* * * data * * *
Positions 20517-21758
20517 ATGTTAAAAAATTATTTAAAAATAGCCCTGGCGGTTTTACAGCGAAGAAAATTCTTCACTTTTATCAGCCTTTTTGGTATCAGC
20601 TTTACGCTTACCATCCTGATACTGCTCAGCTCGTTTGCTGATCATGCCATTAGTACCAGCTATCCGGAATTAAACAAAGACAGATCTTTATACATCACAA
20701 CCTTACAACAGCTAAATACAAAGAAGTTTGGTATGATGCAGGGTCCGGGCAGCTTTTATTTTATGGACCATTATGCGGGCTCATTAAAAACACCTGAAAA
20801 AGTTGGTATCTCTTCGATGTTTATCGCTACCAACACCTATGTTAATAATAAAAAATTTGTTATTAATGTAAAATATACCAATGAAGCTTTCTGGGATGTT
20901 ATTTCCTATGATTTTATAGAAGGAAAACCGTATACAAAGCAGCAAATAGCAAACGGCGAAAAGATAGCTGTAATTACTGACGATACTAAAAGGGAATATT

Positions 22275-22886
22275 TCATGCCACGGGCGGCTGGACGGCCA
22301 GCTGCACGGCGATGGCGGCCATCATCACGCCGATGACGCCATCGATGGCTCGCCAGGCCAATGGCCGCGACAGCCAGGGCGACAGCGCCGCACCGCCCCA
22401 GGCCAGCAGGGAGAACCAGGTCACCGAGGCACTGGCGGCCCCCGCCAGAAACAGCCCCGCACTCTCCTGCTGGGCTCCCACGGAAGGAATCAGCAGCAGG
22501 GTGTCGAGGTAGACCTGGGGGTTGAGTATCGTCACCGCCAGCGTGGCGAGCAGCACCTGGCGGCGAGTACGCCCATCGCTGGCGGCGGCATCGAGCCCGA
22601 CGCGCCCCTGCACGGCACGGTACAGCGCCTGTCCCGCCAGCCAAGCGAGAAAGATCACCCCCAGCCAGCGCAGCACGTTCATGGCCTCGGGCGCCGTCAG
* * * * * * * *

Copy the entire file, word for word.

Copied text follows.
Positions 20517-21758
20517 ATGTTAAAAAATTATTTAAAAATAGCCCTGGCGGTTTTACAGCGAAGAAAATTCTTCACTTTTATCAGCCTTTTTGGTATCAGC
20601 TTTACGCTTACCATCCTGATACTGCTCAGCTCGTTTGCTGATCATGCCATTAGTACCAGCTATCCGGAATTAAACAAAGACAGATCTTTATACATCACAA
20701 CCTTACAACAGCTAAATACAAAGAAGTTTGGTATGATGCAGGGTCCGGGCAGCTTTTATTTTATGGACCATTATGCGGGCTCATTAAAAACACCTGAAAA
20801 AGTTGGTATCTCTTCGATGTTTATCGCTACCAACACCTATGTTAATAATAAAAAATTTGTTATTAATGTAAAATATACCAATGAAGCTTTCTGGGATGTT
20901 ATTTCCTATGATTTTATAGAAGGAAAACCGTATACAAAGCAGCAAATAGCAAACGGCGAAAAGATAGCTGTAATTACTGACGATACTAAAAGGGAATATT

Positions 22275-22886
22275 TCATGCCACGGGCGGCTGGACGGCCA
22301 GCTGCACGGCGATGGCGGCCATCATCACGCCGATGACGCCATCGATGGCTCGCCAGGCCAATGGCCGCGACAGCCAGGGCGACAGCGCCGCACCGCCCCA
22401 GGCCAGCAGGGAGAACCAGGTCACCGAGGCACTGGCGGCCCCCGCCAGAAACAGCCCCGCACTCTCCTGCTGGGCTCCCACGGAAGGAATCAGCAGCAGG
22501 GTGTCGAGGTAGACCTGGGGGTTGAGTATCGTCACCGCCAGCGTGGCGAGCAGCACCTGGCGGCGAGTACGCCCATCGCTGGCGGCGGCATCGAGCCCGA
22601 CGCGCCCCTGCACGGCACGGTACAGCGCCTGTCCCGCCAGCCAAGCGAGAAAGATCACCCCCAGCCAGCGCAGCACGTTCATGGCCTCGGGCGCCGTCAG